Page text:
This is a very light and breezy book by the author of Must Love Dogs, which I never read but I did see the movie with Janeane Garafalo and Uma Thurman about ten years ago.

This is the story of March, who is a forty-something mother of two who has decided to go back to college and finish the degree she abandoned to marry her husband. Her 18 yr old daughter finds out her mom's plans when they both sign up for an internship program at a local radio show.

The best parts about this novel were the fun,
Whitney Oaks
Originally I rated this three stars, but I changed my mind after I summed it up for my husband when he asked what I was reading. It was just so ho-hum.

March and Olivia, mother and daughter, are both attending college at the same time, just not at the same school. However, when forced to take on an intern position, they both choose the same radio station by coincidence. Olivia acts like a stuck-up, spoiled teenager who's parents pay for everything. {I don't understand this at all, especially sinc
Apr 08, 2009 Louise rated it really liked it  ·  review of another edition
Shelves: fiction
Claire Cook's third novel is funny, touching and will have you shaking your head in total understanding. Those of us with teens can relate to the daughter in this novel, 'Olivia', and her attitude toward her mother 'March'.

From back cover:

"There was a time when March Monroe thought she and her daughter, Olivia, would never really cut the cord-they'd just upgrade to a wireless connection. Now Olivia is heading off to college and March hasn't even told her that she's decided to continue her own hi
Aug 10, 2007 Amanda rated it liked it  ·  review of another edition
Recommends it for: Older chick lit fans and frustrated moms
Shelves: chicklit
If you want a quick, light read, this is probably a good choice. Though I still consider it a "chick lit" book, the main character is an older woman who decides to go back to college. Along the way, she interns at a radio station, fights with her daugher (sort of), gets mad at her husband (sort of), and crushes like a schoolgirl on a co-worker (sort of).

Though the read is okay, I didn't really connect with any of the characters. Maybe it's because my own age is in between that of the main chara
Dec 31, 2014 BarbN rated it it was ok  ·  review of another edition
This was a lightweight cute story about a woman and her daughter who end up back in school at the same time. The mom is utterly spineless, which made me angry, but I kept reading because I thought there would be some kind of climax where she learns to stand up for herself. She does finally show some spine on a couple of minor points but only after she has let the people involved walk over her so often that only a major showdown would have salvaged it for me- which never happens. Don't bother.
Dec 14, 2015 Gaile rated it really liked it  ·  review of another edition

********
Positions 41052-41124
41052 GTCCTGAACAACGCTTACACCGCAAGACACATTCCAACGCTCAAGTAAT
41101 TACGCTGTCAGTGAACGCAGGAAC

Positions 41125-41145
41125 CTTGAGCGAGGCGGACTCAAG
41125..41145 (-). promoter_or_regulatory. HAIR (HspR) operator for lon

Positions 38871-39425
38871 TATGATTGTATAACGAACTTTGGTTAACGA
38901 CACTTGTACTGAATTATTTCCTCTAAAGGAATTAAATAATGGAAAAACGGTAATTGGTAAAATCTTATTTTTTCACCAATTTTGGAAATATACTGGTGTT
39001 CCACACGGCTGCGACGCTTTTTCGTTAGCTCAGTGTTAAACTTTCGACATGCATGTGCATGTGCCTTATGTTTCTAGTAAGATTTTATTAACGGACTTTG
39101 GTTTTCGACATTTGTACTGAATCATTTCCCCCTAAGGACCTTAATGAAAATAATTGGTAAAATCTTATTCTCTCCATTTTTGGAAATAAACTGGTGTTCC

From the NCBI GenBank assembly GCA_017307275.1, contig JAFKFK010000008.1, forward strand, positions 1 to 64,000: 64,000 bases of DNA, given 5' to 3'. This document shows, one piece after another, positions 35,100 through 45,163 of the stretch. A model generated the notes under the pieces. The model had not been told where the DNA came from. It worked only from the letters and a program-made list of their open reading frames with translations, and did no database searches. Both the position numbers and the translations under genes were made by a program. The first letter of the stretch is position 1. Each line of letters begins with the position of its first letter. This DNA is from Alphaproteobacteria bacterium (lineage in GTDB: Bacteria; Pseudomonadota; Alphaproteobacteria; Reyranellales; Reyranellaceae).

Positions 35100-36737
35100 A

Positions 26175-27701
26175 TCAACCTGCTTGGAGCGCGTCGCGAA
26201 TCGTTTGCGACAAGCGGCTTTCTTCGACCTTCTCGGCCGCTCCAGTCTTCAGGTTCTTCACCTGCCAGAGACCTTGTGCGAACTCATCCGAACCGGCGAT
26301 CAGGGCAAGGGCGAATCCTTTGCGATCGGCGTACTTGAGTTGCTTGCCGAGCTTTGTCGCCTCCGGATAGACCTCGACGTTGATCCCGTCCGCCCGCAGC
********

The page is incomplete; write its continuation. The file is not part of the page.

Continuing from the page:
Shelves: contemporary
This book is hysterically funny. I laughed and laughed. However it was published in 2004 which was before the advent of much of the technology we know now. Be that as it maybe, this is a very slim book which will not long to read. A mother and a daughter go to college. The mother out of consideration of her daughter's feelings goes to a different. Then they find themselves in the same internship program. This is where the fun begins. (although I think the daughter insolent.)
This book by Claire Cook was much better than the last one of hers I read, Must Love Dogs. I was immediately drawn in to the story, liked the characters a lot. It wasn't a heavy book, but a light hearted and quick read. Perfect for a Sunday afternoon! I can relate a little bit to March, as I have 2 children, although they are younger than hers in the book. I would like to read a sequel to see what happens to March and Olivia, to see if their radio show continues on.
Jan 18, 2016 Sheilah rated it it was amazing  ·  review of another edition
I've read Multiple Choice twice. The first time was when the book was released in 2012, and then again this past week. Claire Cook doesn't sugar-coat the relationship between mother Monroe and daughter Olivia, but she does make it hilariously enjoyable for the reader. Mother and daughter are at odds with each other, both going to college, and both vying for the same internship. What happens along the way is easily relatable to the reader even if you aren't going back to college or in a battle of ...more
Nancy Istenes
There is nothing terribly wrong with this book but nothing terribly outstanding. The premise has a lot of potential but really nothing happens. It's like reading the diary of a boring housewife. There isn't much humor or crazy situations. The plot could have easily been better developed.
Marta Moran Bishop
Claire Cook delights readers with another book, ‘Multiple Choices,’ is rich in charm, wit, and life. One can easily become immersed in the lives of each character as we follow their decisions. So true to life is the plot of this book that one can only imagine what the consequences would be if you were in the position of any of the characters in this charming book.

True to her usual elegant and character driven novels, ‘Multiple Choices,’ takes you deep into the hearts, minds, and emotions of each